The approval clears the way for a sixth casino, possibly at National Harbor in Prince George's County, and table games.
Campaigns on both sides spent more than $92 million trying to convince voters that the new tax revenue either will or will not go towards education—the most expensive campaign in state history.
Three companies provided the bulk of financing for proponents of Question 7. MGM Resorts International has contributed $40.8 million to For Maryland Jobs & Schools, the main committee in favor of expansion. MGM would be positioned to run the casino at National Harbor.
Other big contributors included CBAC Gaming (led by Caesars Entertainment) and The Peterson Companies. CBAC, which plans to open Harrah’s Baltimore Casino in mid-2014 has contributed $4.8 million. The Peterson Companies, developers of National Harbor, have contributed $4.2 million.
On the other side Penn National Gaming, sole contributor to the anti-expansion Get The Facts—Vote No On 7 committee, has contributed $42 million. Experts have said Penn National is interested in protecting its casino in West Virginia, Hollywood Casino at Charles Town Races.
There is a possibility the results of the referendum could be overturned. Former Prince George’s County Councilman Thomas Dernoga filed a lawsuit Friday questioning the standard required for Question 7 to pass. He is arguing that in order to pass, the referendum would need the approval of the majority of registered voters, not just those who go to the polls Election Day.
Elected officials who supported the so-called Maryland DREAM Act were rewarded for their optimism early Tuesday night with a win at the ballot box.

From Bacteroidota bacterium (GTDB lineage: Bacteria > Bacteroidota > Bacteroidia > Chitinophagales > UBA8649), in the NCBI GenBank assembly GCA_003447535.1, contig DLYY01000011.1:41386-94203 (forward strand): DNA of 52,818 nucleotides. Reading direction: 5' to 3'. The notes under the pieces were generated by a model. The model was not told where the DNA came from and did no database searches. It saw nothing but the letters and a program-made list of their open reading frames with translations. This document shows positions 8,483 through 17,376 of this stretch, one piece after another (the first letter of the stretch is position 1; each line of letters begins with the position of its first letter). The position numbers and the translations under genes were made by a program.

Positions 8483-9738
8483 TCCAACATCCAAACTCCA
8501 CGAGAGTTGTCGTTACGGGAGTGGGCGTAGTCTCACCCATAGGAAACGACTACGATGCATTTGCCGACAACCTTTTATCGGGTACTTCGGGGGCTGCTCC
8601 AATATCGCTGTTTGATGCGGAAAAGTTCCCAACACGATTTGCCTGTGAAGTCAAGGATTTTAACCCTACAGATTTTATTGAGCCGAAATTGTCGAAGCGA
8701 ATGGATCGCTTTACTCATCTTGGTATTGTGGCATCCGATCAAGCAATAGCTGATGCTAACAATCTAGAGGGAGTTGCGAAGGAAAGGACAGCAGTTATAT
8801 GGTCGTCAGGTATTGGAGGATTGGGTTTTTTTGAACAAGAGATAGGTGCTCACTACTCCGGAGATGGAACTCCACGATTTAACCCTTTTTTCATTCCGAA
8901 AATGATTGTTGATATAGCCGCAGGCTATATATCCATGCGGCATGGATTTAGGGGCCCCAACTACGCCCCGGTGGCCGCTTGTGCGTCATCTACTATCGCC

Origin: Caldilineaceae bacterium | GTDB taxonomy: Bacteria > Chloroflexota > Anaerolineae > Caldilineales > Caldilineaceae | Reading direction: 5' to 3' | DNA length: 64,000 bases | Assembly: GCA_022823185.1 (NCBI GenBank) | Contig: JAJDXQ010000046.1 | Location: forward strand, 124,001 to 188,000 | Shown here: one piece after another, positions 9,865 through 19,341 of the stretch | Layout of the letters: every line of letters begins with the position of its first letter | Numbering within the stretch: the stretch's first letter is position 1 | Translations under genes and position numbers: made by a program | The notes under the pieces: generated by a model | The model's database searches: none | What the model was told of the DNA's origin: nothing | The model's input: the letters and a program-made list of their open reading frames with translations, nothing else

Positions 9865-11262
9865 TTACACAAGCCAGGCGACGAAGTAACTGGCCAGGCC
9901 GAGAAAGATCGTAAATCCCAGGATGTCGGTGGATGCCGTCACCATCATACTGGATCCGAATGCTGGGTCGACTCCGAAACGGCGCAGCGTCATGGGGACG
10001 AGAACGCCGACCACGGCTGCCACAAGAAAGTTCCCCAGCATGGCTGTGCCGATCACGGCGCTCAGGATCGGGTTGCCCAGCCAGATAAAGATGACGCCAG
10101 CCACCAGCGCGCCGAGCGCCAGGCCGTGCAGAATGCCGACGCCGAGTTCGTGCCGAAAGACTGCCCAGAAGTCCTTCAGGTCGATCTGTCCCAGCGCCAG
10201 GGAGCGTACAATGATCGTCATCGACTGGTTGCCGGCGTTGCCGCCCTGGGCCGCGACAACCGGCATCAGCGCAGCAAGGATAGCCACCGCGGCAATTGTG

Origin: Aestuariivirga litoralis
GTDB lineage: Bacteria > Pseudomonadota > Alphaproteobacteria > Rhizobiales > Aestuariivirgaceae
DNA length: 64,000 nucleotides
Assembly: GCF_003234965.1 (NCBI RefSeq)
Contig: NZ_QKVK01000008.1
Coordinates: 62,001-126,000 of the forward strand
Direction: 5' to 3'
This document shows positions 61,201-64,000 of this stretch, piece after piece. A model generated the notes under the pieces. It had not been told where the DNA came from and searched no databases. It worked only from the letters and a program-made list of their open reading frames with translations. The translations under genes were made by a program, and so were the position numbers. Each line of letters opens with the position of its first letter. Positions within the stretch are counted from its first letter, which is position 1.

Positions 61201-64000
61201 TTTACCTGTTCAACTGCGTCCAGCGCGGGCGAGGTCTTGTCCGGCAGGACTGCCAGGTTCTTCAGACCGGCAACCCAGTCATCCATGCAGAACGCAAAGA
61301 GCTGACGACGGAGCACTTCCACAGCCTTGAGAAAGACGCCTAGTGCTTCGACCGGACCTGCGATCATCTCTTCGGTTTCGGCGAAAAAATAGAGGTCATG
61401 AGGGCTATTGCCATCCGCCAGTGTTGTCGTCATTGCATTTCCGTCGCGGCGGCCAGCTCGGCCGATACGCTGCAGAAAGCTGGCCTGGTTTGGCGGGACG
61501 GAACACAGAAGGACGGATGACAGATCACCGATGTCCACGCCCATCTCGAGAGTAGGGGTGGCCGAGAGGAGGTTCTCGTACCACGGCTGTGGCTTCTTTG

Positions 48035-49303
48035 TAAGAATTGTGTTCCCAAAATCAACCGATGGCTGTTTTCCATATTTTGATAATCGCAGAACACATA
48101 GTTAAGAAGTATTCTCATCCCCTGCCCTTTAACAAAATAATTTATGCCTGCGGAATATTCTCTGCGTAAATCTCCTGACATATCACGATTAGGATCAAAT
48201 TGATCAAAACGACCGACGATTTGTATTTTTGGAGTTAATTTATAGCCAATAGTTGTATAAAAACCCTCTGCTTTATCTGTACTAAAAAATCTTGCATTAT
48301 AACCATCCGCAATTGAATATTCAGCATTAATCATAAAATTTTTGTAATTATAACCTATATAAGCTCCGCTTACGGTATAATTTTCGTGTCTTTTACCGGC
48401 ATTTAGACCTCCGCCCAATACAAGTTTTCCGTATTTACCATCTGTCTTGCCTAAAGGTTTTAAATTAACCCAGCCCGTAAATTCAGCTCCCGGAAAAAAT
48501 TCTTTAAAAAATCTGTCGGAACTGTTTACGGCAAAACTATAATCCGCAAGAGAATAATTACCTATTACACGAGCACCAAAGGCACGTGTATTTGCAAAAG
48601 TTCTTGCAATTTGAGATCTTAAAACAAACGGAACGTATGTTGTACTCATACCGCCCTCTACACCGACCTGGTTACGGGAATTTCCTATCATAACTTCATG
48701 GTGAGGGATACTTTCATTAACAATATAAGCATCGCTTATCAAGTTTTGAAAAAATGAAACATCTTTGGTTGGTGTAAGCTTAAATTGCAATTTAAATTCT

Votes in favor of referendum Question 4—that would allow some illegal immigrants to pay in-state tuition to attend community colleges and public universities—outpaced those against 63 percent to 37 percent, according to the Maryland State Board of Elections.
"New Americans make America stronger, not weaker. New Americans move us forward, not back," O'Malley said.
Nathaly Uribe, a 17-year-old senior at Glen Burnie High School, was brought to the United States from Chile in 1997. She said the law will change her life.
"Tonight means doors open," Uribe said. "It was almost like our dreams were in a glass box. It's hope, it's promise, it's future. It also feels like the country that I call home has finally accepted me for who I am. ... [Illegal immigants] are just as American as any other child. Some of us, you wouldn't think they were undocumented."
Uribe said she plans to double major in biology and political science "to give back to my community through science."
House Speaker Michael Busch said the wins for same-sex marriage and the DREAM act made Tuesday night "very successful evening for the Democratic Party."
He added that both make Maryland a nationwide leader on civil rights.
An effort to overturn congressional districts redrawn by O'Malley earlier this year failed.
More than 1 million voters, about 63 percent of the total vote counted so far, approved the new maps.
Across the state, voters in 22 of 24 jurisdictions voted for the new maps. The majority of voters in Carroll and Garrett Counties voted against them.
Tony Campbell, president of Marylanders for Coherent and Fair representation, said the defeat at the ballot box was the result of a question that was hard for voters to understand.
"The question was misleading and untruthful," said Campbell, adding that his group will work to reform the process for the next decennial redistricting.
"The next step is we're going to draft a bill and find bipartisan support for an independent redistricting commission," Campbell said. "That was our plan if we won and that's our plan still."
Three Other Questions Pass
Voters also approved three other statewide referendum questions including:
- Changes requiring that orphans court judges in Baltimore and Prince George's Counties be attorneys passed with more than 90 percent of the vote each.
- A measure that allows for an elected official to be suspended from office immediately upon conviction rather than upon sentencing. Nearly 88 percent of voters statewide voted for the ballot question.
Capital News Service Reporters Caitlin Johnston, Julie Baughman, Rachael Pacella, Matt Owings, Matt Fleming and Chris Leyden contributed to this story.